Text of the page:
Based on the research, it appears that most amateur pitchers waste 50% or more of their time with practice activities that do not improve their overall pitching performance. This is time they will never get back.
What most coaches and instructors do: Coaches have pitchers doing long toss, flat ground pitching, pitching drills and a host of actions that actually interfere with the development consistent mound mechanics. In mound pitching, the pitcher will be required to pitch downhill to the hitter. Any action that is not specific to game pitching will not help a pitcher improve for games. Any good intentions of the coaches are irrelevant to this fact.
#5:This is how sports science research and I say pitchers should condition: Research has proven that pitching is not a strength activity, but one of speed of movement and explosive power. Thus, large amounts of strength are not required to maximize velocity or to reduce the risk of injury.
Plus, there is no magic conditioning program that will produce velocity. Conditioning is about getting pitchers functionally fit and strong for pitching, but there is no conditioning program that will produce more velocity. Velocity comes from mechanics. Don’t buy the hype.
Giants’ Tim Lincecum, a two time Cy Young award winner, who was throwing 100 mph just two years ago, is a good example. He is a 5’10” 170 lbs. and according to his father has never done much weight training but has focused more on more functional and explosive training. This has been our focus since 1999, when we introduced Conditioning The Pitcher For Power DVD’s in which we emphasized full body explosive exercises that also helped create more functional flexibility.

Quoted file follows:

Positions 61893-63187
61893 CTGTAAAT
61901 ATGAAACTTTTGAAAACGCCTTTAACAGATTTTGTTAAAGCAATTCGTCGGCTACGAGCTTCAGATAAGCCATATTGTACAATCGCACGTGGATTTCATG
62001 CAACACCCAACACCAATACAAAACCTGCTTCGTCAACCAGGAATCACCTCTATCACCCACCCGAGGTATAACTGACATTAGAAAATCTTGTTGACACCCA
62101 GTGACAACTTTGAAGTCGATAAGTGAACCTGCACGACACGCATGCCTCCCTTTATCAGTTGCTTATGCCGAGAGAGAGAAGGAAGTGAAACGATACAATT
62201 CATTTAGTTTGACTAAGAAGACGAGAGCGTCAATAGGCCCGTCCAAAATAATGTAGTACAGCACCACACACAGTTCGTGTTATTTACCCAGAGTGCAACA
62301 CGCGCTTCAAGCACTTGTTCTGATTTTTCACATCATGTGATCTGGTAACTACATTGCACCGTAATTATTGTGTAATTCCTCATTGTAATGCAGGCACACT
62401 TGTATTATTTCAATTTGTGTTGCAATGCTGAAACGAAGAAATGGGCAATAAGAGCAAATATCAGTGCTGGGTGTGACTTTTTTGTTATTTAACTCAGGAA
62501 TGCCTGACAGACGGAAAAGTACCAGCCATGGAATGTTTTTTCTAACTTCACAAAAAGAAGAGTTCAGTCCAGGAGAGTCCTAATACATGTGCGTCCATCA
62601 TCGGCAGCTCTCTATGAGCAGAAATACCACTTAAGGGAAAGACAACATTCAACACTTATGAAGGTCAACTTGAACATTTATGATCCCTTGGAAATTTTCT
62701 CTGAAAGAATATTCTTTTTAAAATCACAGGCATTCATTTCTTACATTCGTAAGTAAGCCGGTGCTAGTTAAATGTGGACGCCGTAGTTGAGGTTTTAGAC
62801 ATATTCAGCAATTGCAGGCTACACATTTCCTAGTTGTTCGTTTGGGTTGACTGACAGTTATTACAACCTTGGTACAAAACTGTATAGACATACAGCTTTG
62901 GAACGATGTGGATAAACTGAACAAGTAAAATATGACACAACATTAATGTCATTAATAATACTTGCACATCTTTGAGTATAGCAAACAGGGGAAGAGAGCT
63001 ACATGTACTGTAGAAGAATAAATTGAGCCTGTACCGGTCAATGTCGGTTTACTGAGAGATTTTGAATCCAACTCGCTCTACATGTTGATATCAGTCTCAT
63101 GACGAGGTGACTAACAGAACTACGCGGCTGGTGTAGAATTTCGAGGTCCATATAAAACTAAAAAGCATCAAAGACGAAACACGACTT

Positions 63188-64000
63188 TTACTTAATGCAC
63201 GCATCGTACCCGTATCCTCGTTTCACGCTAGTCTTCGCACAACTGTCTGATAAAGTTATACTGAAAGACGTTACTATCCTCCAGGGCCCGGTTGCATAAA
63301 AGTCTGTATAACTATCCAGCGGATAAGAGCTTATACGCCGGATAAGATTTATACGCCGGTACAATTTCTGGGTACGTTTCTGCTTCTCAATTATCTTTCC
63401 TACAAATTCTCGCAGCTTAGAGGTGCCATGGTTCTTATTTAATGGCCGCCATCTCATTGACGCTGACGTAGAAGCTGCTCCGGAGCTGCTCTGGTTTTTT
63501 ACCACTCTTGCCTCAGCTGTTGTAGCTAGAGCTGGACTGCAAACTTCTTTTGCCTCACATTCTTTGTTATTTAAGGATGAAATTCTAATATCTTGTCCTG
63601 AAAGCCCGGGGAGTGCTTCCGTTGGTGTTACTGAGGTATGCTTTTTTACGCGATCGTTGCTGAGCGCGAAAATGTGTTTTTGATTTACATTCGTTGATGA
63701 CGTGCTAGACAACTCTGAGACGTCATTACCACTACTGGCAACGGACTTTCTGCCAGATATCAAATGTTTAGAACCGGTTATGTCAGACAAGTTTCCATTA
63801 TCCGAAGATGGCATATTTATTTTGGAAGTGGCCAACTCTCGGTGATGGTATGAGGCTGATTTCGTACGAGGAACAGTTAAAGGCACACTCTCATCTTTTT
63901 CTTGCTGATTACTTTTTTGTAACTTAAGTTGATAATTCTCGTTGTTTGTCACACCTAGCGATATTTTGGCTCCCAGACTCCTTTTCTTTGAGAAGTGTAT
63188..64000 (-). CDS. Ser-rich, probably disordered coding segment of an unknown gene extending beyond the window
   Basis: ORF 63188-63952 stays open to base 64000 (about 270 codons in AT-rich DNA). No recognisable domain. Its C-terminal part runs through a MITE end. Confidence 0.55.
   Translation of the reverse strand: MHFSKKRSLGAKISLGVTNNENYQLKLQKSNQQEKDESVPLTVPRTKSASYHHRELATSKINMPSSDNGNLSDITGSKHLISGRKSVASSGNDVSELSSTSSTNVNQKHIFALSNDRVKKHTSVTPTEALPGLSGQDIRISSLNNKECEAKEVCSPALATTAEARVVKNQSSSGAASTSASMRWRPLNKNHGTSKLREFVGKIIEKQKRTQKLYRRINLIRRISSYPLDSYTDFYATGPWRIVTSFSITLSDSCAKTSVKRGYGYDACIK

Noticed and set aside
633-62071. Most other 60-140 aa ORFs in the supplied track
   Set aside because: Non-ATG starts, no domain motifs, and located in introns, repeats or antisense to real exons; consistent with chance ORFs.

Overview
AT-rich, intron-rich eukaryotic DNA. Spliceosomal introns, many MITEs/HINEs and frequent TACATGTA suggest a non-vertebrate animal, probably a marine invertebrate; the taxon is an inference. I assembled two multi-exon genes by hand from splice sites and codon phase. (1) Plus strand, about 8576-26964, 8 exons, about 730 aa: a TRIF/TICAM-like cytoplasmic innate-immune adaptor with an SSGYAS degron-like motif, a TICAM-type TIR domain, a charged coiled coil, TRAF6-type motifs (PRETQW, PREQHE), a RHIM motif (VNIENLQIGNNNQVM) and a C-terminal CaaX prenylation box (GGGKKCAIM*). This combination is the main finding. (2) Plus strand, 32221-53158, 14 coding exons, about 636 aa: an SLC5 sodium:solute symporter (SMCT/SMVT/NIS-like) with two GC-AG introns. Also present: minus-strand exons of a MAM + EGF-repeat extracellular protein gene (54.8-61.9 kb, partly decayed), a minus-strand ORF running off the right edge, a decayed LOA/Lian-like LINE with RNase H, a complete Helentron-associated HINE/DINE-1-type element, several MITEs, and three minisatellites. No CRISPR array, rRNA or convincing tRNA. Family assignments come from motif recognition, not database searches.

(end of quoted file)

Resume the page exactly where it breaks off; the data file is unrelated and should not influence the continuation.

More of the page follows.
In 2004 a study proved that static stretching prior to pitching not only reduces velocity but adds to the risk of shoulder injuries.
What most coaches and instructors do: Most coaches believe strength is the key to more velocity. Again, arm strength or fully body strength is not much of a factor for improving velocity. This is based on research. And yet, misinformed coaches continue to force their training beliefs on pitchers. Weight training requires slower movements actually training the body to move slower. Pitchers can actually lose velocity, and because of poor weight training technique or the use of too much weight, shoulder injuries can result.
Many coaches do not read sports science studies, and continue to have pitchers stretch before they pitch. This increases their risk of injury and reduces velocity.
Now, what if I told you that you should not listen to me or any other former professional pitcher – even top big league veterans – just because we played at a high level? The fact is, over 90% of what I have learned about how to help pitchers improve I learned from sports scientists… NOT from pitching gurus.
Big league pitchers might know how to pitch, but most admit they do NOT know how to teach what they did so well. This is also true for most professional golfers.
Parents and pitchers alike would be well advised to ask themselves whether what they are doing actually works to improve their pitching velocity and overall performance. If current instruction is not creating improvement, they may want to investigate other methods that are not mainstream, but make common sense, and are backed up with evidence through research rather than beliefs.